June 18th 1920

O.D. Dinner – June 12th 1920.

The Old Dragons have had their say on our reunion, now it is my turn!

It was the greatest pleasure to meet 115 of my Old Boys and the staff at dinner in the School Hall on Saturday. I am rather proud of having only in one case made a mistake in identification. If I failed to have a yarn with each individual it was for lack of time and not for lack of will. It was strange and delightful to feel that I am the one link between them all – that in the whole wide world there is no-one else who has known them all personally from their boyhood.

Walter Moberly (left) was one of our most distinguished Old Boys in the War, being twice mentioned in dispatches and winning the D.S.O in an action that sadly cost the lives of two other Old Dragons, Will Scott and Gifford Turrell. He has now returned to Lincoln College, where he is a Fellow, lecturing in philosophy.  Frank Sidgwick (right) continues to prosper with his publishing company Sidgwick & Jackson, having had particular success with the works of the war poet, Rupert Brooke.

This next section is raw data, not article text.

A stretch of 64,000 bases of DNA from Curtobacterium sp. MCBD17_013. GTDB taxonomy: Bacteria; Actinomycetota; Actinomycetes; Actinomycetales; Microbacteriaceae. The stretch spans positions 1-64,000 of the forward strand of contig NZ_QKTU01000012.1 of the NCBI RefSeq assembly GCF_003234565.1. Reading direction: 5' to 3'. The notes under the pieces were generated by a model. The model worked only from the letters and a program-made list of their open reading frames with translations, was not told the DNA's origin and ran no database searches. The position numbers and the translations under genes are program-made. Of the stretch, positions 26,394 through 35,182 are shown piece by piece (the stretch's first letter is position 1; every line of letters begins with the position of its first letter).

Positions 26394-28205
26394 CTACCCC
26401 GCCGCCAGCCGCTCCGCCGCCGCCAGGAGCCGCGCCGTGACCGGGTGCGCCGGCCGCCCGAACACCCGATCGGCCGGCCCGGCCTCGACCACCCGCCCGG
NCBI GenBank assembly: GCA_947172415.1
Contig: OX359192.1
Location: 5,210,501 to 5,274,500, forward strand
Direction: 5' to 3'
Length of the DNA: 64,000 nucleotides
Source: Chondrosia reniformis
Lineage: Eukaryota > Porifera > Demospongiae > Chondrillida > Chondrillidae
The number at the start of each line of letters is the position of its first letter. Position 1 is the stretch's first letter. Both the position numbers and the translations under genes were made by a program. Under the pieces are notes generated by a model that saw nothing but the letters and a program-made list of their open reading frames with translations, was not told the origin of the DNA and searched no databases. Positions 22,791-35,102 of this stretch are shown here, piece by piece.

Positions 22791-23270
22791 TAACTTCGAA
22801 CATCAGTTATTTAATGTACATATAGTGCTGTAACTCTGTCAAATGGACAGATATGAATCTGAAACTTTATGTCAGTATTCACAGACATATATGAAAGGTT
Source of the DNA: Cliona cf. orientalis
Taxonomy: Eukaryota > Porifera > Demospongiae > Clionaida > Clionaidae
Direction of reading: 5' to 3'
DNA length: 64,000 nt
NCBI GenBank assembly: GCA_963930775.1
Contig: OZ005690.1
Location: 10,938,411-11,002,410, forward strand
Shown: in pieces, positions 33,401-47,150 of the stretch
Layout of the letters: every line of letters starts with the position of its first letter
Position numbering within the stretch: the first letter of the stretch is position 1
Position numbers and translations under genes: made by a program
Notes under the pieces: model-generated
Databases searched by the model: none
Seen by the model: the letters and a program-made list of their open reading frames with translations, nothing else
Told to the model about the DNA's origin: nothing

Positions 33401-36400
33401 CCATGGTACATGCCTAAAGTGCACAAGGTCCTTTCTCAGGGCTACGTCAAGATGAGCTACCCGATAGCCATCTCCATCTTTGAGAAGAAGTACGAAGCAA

Geoffrey Freyberg (left), having survived the battle at Jutland and witnessed the surrender of the German High Seas fleet in November 1918 on HMS Valiant, is now the King’s Harbour Master at Plymouth.  Geoffrey Rose (right) is in the process of writing up the history of the 2/4th Oxfordshire & Buckinghamshire Light Infantry in the War, to be published later this year. Having been called to the Bar in 1912, he is returning to a legal career.